India, Asean should focus on resilient supply chains, sustainable recovery: Jaishankar

Jaishankar said that while India’s “Look East” policy has matured into “Act East”, there is a need to re-imagine India-Asean cooperation following the Covid pandemic
Jaishankar said that the uncertainties arising from Covid-19 cannot be seen as a one-time phenomenon, and countries will have to plan for the future. (PTI Photo)
Jaishankar said that the uncertainties arising from Covid-19 cannot be seen as a one-time phenomenon, and countries will have to plan for the future. (PTI Photo)
Published on Oct 07, 2021 03:31 PM IST
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India and the Association of Southeast Asian Nations (Asean) should focus on cooperation to ensure resilient supply chains and sustainable recovery to address vulnerabilities exposed by the Covid-19 crisis, external affairs minister S Jaishankar said on Thursday.

Businesses can also play a key role in forging new partnerships for collaboration in areas such as vaccine and pharmaceutical production to cope with the inadequacies in the global health system brought out by the pandemic, Jaishankar said during his virtual address at the inaugural session of the Indo-Asean Business Summit.

The business summit, organised by the external affairs ministry and the Confederation of Indian Industry (CII), saw envoys of Asean states and India’s ambassadors to the region participating in brainstorming sessions on strengthening business links between India and the 10-nation grouping in order to drive post-pandemic recovery.

The pandemic provides the backdrop for how most countries approach their economic policies and global outlook because it disrupted supply chains, impacted manufacturing, affected trade and “veritably ruined many services sectors”, Jaishankar said.

“From the prolonged crisis of the last two years, four areas have come into sharp focus for international business cooperation – resilient and reliable supply chains, health security, digital for development and green and sustainable recovery. They should constitute the core agenda for us,” he said.

He added, “Covid-19 has brought out many inadequacies in the global health system. Meaningful partnerships, sharing of advanced technologies, collaboration in vaccine and pharmaceutical production, capacity-building and transparency in health information are all part of the answers.”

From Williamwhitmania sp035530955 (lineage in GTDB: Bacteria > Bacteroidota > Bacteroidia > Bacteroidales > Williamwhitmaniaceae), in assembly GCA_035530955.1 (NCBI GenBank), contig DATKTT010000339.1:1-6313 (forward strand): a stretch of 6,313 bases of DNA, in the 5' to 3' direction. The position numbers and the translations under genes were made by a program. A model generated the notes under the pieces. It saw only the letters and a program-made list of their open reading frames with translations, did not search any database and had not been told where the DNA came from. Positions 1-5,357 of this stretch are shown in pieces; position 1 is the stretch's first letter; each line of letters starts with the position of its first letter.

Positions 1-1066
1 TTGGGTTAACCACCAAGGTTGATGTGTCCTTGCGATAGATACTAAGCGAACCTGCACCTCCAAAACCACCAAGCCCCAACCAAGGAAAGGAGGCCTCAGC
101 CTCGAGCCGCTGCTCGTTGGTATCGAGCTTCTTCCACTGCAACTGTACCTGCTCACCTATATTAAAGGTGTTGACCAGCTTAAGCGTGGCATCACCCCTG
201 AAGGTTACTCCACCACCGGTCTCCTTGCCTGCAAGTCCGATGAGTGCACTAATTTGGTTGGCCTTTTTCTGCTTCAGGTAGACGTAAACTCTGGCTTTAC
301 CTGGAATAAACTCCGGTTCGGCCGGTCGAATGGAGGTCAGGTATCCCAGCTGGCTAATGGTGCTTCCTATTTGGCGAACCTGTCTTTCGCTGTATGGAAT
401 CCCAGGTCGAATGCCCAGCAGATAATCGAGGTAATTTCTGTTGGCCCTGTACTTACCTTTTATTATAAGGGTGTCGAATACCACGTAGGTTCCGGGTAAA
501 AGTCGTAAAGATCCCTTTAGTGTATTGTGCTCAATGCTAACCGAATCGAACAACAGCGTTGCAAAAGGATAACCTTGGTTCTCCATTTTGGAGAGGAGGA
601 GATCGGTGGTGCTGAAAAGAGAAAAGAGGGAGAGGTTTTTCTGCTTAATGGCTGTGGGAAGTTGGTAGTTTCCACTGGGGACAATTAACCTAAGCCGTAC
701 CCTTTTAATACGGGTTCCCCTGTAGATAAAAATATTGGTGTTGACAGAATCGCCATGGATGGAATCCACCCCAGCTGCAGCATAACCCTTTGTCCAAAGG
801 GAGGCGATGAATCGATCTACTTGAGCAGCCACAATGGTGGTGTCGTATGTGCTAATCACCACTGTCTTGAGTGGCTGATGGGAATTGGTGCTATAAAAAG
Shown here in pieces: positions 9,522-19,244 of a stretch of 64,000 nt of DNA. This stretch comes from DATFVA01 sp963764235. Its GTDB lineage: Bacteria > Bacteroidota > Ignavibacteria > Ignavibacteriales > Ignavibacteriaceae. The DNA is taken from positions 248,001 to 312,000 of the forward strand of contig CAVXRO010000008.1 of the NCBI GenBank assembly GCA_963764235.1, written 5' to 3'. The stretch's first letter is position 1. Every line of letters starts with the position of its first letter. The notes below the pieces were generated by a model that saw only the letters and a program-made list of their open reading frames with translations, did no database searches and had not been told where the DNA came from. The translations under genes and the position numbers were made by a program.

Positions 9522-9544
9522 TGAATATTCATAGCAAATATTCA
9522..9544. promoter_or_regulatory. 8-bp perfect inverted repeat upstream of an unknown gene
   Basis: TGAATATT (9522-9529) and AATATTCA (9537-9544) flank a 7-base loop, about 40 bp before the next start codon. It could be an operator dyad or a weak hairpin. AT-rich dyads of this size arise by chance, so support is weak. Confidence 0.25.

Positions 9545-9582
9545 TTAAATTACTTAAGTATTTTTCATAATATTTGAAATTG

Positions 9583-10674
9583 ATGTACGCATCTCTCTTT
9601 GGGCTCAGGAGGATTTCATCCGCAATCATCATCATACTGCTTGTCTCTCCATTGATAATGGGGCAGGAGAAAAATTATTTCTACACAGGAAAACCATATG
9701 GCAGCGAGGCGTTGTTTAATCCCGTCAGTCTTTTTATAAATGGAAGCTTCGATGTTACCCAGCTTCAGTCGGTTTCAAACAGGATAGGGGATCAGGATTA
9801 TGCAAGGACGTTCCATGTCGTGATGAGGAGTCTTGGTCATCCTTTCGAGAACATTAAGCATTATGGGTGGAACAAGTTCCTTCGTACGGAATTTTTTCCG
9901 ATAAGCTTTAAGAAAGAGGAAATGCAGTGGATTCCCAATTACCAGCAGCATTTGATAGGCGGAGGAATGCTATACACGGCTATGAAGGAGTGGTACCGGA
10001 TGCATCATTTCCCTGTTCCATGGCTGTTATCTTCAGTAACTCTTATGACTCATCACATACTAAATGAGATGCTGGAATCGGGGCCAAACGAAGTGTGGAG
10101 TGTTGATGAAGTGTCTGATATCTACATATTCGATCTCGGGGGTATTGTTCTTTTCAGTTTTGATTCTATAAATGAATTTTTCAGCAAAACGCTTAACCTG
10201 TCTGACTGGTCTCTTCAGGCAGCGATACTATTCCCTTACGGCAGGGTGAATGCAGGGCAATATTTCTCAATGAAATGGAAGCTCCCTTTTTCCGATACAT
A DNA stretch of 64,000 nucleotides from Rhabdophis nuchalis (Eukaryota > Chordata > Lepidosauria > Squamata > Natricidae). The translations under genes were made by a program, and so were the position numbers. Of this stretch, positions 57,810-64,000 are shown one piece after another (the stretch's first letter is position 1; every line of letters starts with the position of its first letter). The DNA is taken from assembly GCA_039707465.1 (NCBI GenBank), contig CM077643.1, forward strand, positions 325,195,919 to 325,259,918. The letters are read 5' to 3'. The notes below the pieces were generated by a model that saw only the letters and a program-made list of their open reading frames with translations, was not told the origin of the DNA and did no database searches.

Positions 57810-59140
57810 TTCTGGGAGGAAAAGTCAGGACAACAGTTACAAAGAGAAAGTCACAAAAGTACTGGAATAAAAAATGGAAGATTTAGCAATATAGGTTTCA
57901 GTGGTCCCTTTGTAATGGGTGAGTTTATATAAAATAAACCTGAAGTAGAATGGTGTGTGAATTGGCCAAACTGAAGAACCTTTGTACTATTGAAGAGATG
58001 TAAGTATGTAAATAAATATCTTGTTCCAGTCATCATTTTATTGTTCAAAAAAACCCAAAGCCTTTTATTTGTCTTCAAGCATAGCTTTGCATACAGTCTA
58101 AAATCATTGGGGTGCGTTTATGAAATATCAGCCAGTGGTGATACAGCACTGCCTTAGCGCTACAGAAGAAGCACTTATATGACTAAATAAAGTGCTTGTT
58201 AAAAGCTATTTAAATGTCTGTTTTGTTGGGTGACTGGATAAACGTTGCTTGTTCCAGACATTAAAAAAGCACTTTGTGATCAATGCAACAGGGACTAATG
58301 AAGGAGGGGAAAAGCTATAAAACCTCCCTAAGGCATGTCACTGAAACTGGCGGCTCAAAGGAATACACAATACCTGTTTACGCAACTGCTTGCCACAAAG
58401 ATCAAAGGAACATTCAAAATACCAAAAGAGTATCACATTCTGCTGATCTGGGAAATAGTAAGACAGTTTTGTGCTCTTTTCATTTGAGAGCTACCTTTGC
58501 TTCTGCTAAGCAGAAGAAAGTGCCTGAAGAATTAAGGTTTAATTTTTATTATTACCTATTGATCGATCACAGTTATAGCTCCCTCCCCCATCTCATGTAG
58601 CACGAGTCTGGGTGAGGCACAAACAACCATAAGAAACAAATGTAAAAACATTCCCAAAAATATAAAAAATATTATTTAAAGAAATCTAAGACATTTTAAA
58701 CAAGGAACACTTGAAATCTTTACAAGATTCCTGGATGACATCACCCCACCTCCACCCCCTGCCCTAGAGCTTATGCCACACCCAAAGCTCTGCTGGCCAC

Jaishankar also said that the uncertainties arising from Covid-19 cannot be seen as a one-time phenomenon, and countries will have to plan for the future. “A large part of the answers – both short-term and beyond – lies in diversification, expansion and transparency. De-risking our national economies will only be possible if we achieve a strong measure of success quickly in that regard,” Jaishankar said.

He added that while India’s “Look East” policy has matured into “Act East”, there is a need to re-imagine India-Asean cooperation following the pandemic. “There is no doubt that Asean is one of the major hubs for India’s global economic engagement. As it develops, it is natural that we would like to revisit the level of ambition that we have set for our partnership,” he said.

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India’s success in developing the first DNA vaccine for Covid-19, its role as a major global vaccine production centre, and the Quad vaccine partnership could lead to significant benefits for countries in the Indo-Pacific region, Jaishankar said. At the same time, strengthening of digital connectivity with Asean and the larger Indo-Pacific has assumed greater importance, and India can offer science and technology-based innovations to help the region, he added.

Jaishankar said that the pandemic has given additional impetus to diversification of the global value chain, and India’s campaign for self-reliance will make it a trustworthy partner for global industrial resiliency. “At the same time, we need to take full advantage of building back better by ensuring a greener economic recovery,” he said.

He added that India has a strong record on climate action and an ambitious vision for renewable energy sources and green hydrogen. “It is important that we – India, the Asean and our relationship – we recognise that a different world awaits us. It is one that puts greater premium on trust and transparency, resilience and reliability, as also on choices and redundancy,” Jaishankar said.

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Thursday, October 21, 2021